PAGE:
Applet development process

AID is also assigned to each Java package. During the process of uploading a package to the card, their identifiers are used to link with other packages on the card.
The ISO 7816 standard specifies that AID should be used in smart card systems as unique identifiers of applications and files of certain types. AID is a byte array consisting of two independent
parts. The first part is 5 bytes long and is called RID (resource identifier). The second part has a variable length and is called PIX (internal identifier extension). The length of the PIX field can be from 0 to 11 bytes. Thus, the total length of the AID can be from 5 to 16 bytes.

AID (application ID)

Each company that produces smart card applets has its own unique RID. RID identifiers are allocated by the International Organization for Standardization (ISO). The value of the PIX field is determined by the company itself. This section provides a brief description of application IDs. Full information is provided in the ISO 7816-5 specification: “AID Registration Category D format”.

On the Java Card platform, the identifier of each package is formed by combining the RID identifier assigned to the company and the unique identifier of the PIX package. The applet’s AID is formed in the same way. It is a combination of the RID identifier assigned to the company and the unique identifier of the PIX applet. The AID of the applet must not match the AID of any package or any other applet. However, due to the fact that the RID field in the application identifier determines the manufacturer of the applet, its values for the package and all the applets defined in this package must match.
The package AID and default AID values for each applet defined in this package are specified in the CAP file. In the process of generating the CAP file, the converter uses them.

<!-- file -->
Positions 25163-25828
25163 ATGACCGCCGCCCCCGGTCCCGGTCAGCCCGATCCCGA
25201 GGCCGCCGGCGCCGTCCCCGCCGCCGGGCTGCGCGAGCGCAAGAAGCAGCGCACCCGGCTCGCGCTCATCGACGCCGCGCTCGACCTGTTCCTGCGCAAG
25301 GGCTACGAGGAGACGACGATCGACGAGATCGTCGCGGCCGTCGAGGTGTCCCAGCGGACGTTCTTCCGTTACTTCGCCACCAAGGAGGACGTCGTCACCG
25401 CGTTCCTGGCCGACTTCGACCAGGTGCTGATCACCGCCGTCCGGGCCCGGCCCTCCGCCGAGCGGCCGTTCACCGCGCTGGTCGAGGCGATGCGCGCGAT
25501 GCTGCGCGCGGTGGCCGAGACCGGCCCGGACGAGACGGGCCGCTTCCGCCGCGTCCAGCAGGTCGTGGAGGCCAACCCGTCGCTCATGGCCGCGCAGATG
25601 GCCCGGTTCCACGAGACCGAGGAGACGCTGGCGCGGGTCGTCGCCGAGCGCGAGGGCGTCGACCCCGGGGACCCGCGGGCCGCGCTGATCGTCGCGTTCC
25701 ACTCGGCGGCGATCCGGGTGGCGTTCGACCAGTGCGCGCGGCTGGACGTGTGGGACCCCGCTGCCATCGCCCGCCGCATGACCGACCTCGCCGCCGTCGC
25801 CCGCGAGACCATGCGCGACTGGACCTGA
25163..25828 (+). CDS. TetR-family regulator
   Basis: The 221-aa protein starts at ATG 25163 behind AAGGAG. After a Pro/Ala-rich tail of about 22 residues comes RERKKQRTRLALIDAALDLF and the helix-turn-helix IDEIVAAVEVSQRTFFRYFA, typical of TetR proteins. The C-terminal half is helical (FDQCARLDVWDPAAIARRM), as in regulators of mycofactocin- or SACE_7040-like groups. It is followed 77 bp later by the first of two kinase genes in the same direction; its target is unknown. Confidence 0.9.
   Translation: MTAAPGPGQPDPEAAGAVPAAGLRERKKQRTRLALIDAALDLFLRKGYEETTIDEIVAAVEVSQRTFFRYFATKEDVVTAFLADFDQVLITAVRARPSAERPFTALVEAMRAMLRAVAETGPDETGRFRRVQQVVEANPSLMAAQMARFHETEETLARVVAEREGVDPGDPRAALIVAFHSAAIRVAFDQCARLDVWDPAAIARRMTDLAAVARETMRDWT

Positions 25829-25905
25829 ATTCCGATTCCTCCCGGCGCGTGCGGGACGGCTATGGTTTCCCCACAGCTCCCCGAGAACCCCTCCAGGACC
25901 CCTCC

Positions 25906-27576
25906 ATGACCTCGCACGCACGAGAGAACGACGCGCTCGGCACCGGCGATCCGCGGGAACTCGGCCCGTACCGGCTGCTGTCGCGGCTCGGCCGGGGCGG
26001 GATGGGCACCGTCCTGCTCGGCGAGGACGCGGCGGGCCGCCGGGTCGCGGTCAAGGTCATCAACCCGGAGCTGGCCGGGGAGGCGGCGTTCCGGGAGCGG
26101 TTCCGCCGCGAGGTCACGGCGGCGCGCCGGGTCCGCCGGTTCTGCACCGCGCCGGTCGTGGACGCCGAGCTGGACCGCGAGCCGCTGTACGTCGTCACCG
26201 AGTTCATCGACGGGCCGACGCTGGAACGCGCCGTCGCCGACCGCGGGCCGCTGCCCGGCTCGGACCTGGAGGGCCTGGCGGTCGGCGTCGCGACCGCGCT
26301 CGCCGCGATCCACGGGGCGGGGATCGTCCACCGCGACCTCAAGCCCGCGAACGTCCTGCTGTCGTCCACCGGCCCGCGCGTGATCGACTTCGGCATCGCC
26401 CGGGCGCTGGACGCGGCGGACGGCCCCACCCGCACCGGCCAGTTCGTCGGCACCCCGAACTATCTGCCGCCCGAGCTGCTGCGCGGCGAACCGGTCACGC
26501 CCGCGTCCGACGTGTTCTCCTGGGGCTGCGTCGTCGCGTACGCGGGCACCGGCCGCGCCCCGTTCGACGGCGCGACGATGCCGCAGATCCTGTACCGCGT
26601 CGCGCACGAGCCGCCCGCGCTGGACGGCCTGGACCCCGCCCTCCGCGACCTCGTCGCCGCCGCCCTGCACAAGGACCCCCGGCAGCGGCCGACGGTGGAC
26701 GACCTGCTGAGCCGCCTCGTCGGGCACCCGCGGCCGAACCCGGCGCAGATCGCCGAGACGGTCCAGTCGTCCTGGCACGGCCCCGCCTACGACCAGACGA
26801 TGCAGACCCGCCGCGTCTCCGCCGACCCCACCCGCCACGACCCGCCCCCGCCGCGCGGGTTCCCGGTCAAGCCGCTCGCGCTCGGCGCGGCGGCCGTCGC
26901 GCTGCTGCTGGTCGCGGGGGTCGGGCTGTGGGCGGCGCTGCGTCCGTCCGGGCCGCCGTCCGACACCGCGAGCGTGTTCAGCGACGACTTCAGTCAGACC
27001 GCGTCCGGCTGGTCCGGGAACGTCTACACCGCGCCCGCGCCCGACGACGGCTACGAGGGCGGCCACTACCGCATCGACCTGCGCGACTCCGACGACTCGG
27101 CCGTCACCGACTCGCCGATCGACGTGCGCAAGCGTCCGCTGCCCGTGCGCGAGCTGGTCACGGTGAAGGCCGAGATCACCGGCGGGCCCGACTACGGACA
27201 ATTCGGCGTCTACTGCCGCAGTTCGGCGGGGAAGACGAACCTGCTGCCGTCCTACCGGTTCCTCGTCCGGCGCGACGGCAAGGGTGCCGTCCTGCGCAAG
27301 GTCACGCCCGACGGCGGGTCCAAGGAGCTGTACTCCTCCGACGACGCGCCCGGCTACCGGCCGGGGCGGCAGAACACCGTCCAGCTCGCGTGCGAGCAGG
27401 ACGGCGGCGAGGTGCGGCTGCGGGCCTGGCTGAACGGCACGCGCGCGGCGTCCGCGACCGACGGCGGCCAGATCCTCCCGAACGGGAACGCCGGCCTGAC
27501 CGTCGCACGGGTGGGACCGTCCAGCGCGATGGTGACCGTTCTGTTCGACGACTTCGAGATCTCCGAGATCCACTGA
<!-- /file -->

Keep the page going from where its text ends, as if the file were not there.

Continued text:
The development of the Java Card applet begins in the same way as the development of any other Java program: the developer writes one or more Java classes and compiles the source code using the Java compiler. This generates one or more class files.

Finally, the applet is written, tested and debugged in a simulation environment. The software simulator simulates the Java Card execution environment on a PC or workstation. In the simulation environment, the applet runs on a Java virtual machine, i.e. the applet class file is executed. Thus, the simulation environment can use a variety of Java development tools (virtual machine, debugger, and other tools). The developer has the opportunity to test the work of the applet and immediately see the results of its execution without starting the conversion process. At this stage, the general aspects of the functioning of the applet are tested. However, some functionality of the Java Card Virtual Machine, such as the applet protection system, the mechanism of temporary and permanent objects, is not available at this stage.

Then, using the Java Card converter, the applet class files that make up the Java package are converted into a CAP file. The Java Card Converter works not only with class files that need to be converted, but also with one or more export files. After the package is converted, the converter also generates an export file for it. A CAP file or an export file represents a single Java package. If the applet includes several packages, a separate CAP file or export file is created for each of them. At the next stage, the CAP file (or files) that represents the applet is loaded into the emulator environment for testing. The emulator also simulates the Java Card runtime environment on a PC or workstation. However, the emulator is